As a franchise consultant, a question I commonly hear is “What mistakes are frequently made when you franchise your business?” Here are some more common franchising blunders to avoid:
- Selling a franchise just to generate money (covered last blog)
- Ignoring prospective franchisee red flags (covered last blog)
- Franchising your business simply to get out of a financial hole (covered below)
- Spreading franchises too far apart (covered below)
- Not getting to know the prospective franchisee well enough
- Overselling your franchise opportunity
In my previous blog, I addressed the first two mistakes: selling a franchise just to generate money and ignoring prospective franchisee red flags. In this blog, I will address mistakes three and four.
Franchising your business simply to get out of a financial hole:
Companies that create franchise programs simply to solve a financial problem in the parent company seldom succeed. When you franchise your business, it is an investment in the future, a long-term growth strategy.
Typically, using franchise fees to pay for financial shortcomings in your core concept is similar in outcome to a pyramid scheme. Using money from new franchisees to pay off past financial missteps will usually end badly when you franchise your business.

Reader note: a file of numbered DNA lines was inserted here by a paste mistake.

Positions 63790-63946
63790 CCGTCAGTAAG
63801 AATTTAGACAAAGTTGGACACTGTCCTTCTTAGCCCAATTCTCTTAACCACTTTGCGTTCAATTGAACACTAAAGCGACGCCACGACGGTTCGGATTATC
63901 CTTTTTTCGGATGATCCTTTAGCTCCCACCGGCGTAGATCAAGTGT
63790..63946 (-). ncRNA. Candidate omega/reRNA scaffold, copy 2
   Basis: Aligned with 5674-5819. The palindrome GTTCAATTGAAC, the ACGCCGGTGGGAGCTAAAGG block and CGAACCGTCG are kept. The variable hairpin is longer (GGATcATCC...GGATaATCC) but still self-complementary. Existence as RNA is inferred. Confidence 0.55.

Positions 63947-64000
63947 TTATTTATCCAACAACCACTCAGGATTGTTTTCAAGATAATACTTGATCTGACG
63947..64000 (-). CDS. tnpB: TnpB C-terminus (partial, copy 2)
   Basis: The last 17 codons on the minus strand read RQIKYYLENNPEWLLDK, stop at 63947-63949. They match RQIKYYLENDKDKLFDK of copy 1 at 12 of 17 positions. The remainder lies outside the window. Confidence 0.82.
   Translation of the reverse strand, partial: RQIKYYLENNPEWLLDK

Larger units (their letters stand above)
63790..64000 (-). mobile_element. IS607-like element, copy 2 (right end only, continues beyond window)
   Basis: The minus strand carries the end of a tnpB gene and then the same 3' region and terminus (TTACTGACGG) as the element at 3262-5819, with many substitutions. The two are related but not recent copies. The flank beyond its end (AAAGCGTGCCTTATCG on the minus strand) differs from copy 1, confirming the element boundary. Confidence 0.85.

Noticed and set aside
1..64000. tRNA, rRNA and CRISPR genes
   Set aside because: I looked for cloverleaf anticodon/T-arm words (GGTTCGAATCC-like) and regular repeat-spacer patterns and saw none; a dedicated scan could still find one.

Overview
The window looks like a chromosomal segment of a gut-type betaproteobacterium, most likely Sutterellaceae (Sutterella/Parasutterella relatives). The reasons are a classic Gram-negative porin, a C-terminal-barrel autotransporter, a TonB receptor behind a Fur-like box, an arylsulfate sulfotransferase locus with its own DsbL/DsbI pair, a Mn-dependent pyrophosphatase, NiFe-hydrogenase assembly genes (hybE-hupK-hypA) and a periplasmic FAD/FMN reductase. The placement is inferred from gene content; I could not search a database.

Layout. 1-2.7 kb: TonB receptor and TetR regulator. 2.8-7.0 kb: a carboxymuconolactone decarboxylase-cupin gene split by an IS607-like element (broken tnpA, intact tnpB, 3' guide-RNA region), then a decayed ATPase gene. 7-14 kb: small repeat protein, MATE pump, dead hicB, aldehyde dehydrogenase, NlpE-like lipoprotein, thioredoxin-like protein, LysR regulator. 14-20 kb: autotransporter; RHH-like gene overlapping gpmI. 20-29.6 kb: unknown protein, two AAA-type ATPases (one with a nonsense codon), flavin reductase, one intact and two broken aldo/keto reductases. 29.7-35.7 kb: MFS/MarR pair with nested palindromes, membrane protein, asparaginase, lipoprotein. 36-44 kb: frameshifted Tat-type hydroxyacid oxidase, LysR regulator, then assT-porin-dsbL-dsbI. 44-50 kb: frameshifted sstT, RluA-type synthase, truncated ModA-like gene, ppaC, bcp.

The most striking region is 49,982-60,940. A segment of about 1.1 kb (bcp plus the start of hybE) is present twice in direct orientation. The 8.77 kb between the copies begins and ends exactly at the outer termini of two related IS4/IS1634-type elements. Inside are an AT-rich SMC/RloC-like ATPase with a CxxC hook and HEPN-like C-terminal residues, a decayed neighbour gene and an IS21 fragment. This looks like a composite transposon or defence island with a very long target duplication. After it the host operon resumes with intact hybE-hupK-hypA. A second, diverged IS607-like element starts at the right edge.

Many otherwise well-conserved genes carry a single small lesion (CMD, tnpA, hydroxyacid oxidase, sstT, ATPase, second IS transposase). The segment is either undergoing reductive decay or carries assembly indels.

Further, achieving success when you franchise your business is usually based on your franchisees being satisfied with their investment. You must list all current franchisees in your franchise legal documents as well as any franchisees who left your system within the past year. Unhappy franchisees are likely to share their opinions when they are approached by people considering buying your franchise. Unhappy franchisees make it difficult, if not impossible, to sell additional franchise locations when you franchise your business.
Finally, if the franchisor is financially strapped, it is unlikely to possess the requisite financial resources to enable it to provide adequate training and assistance to its franchisees. It is this training and assistance that usually make new franchises profitable when you franchise your business.
Spreading franchises too far apart when you franchise your business:
For many franchise concepts, it makes sense to cluster your franchise locations when you franchise your business. If your franchises are too far apart, the cost of servicing them (usually visits by field reps) goes up exponentially. These costs are paid by the franchisor. It is also much easier to realize economies of scale, such as savings on inventory, supplies and marketing, when your locations are close enough to utilize the same vendors. In addition, when you franchise your business, if your locations are grouped, it is easier to build the brand name and reputation. For these reasons, for many franchise programs, it is better to place your franchises closer together when you franchise your business than it is to scatter them across too many markets.
Thinking About Franchising?
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So, if you are still asking the “should I franchise my business” question over and over with no clear direction, give us a call at (706) 356-5637, or contact us through our online form. We look forward to helping you take your business to the next level and beyond.